hate strongly dislike my dry cleaners. I’ve written about them before, but in a nutshell…
- They don’t acknowledge that they have any idea who I am, despite having seen me at least weekly for a couple years
- When I walk in, rather than asking if they can help me, they act as though I am interrupting them
- They have lost 4 of my shirts and never apologized (they’re sure they are in my closet)
- They break a button on one of my shirts about every 3 weeks
So by now, you are saying "Geez Drew. I have a solution for you. Go to a different dry cleaners."
Ahhh, there’s the rub and the marketing discussion. You see, I have said the same thing to myself many times. But I don’t. Why not?
This dry cleaners is 3 minutes from my house. It is in my traffic pattern. They even have a drive thru window. The commodity I value most is time. So, I endure them.
So here’s the marketing question in all of this — do you understand what hooks your competitors have set into your prospects? By all impressions — I should be an easy win for another dry cleaners.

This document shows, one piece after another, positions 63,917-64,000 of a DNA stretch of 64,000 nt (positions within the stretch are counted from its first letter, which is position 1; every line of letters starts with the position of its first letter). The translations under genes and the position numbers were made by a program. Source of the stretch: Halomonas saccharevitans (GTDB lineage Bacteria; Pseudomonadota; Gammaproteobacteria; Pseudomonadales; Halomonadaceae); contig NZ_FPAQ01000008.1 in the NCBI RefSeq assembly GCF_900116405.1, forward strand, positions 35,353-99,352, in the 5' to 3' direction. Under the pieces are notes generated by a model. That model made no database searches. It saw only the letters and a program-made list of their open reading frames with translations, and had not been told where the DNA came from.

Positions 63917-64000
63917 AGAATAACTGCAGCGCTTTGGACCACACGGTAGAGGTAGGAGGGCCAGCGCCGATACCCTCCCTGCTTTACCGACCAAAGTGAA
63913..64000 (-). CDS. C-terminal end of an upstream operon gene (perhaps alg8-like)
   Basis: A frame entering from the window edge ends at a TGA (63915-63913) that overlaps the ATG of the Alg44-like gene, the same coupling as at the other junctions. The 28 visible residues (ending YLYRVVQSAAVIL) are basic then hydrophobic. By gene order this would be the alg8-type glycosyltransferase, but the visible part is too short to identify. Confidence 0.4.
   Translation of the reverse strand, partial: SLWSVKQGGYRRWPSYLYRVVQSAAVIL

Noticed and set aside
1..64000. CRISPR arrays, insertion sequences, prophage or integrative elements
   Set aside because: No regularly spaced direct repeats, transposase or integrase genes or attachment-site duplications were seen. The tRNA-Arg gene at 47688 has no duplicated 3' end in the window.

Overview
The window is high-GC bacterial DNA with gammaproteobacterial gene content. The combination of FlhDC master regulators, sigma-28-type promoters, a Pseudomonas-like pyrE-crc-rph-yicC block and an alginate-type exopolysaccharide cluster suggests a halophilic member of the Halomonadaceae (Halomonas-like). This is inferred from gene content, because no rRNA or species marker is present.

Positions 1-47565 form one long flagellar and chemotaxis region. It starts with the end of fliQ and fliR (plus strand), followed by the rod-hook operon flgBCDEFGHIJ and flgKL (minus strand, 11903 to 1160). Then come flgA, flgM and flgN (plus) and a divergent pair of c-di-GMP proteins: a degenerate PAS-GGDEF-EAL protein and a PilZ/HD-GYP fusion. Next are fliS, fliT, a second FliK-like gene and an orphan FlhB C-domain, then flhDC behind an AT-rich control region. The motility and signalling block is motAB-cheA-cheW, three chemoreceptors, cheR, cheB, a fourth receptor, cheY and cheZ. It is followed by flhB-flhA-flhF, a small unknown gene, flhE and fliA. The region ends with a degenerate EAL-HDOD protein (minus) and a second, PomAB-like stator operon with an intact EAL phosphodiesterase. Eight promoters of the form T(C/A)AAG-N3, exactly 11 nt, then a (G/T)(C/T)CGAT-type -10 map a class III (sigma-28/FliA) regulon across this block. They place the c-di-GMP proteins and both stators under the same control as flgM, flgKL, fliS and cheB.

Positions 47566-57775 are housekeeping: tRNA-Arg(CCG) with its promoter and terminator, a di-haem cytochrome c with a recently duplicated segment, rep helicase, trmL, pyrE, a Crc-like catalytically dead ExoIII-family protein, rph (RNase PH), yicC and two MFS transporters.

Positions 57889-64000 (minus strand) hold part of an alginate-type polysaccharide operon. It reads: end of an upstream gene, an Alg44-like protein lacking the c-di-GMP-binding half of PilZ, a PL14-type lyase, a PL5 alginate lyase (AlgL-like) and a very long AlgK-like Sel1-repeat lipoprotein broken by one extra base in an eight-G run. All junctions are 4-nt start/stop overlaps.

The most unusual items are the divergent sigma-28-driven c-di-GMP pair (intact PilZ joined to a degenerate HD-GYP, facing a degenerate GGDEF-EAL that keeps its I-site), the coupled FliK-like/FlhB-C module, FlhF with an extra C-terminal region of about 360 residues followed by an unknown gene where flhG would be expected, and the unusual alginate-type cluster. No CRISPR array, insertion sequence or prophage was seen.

- I am very dissatisfied with my current provider
- What they sell is a commodity
- There is a low cost of entry — doesn’t cost me a lot to switch
Yet, I (so far) am staying put. A coupon or sale isn’t going to lure me away. Telling me about the latest and greatest equipment — no such luck.
This is one of the sticky wickets we don’t talk about very much in marketing. You can do all the right things, aimed at the right people…and still not win their business. Unless you understand the hooks.
What are the common hooks in your industry? If you know — what are you doing to remove those hooks? If you don’t know — how could you find out?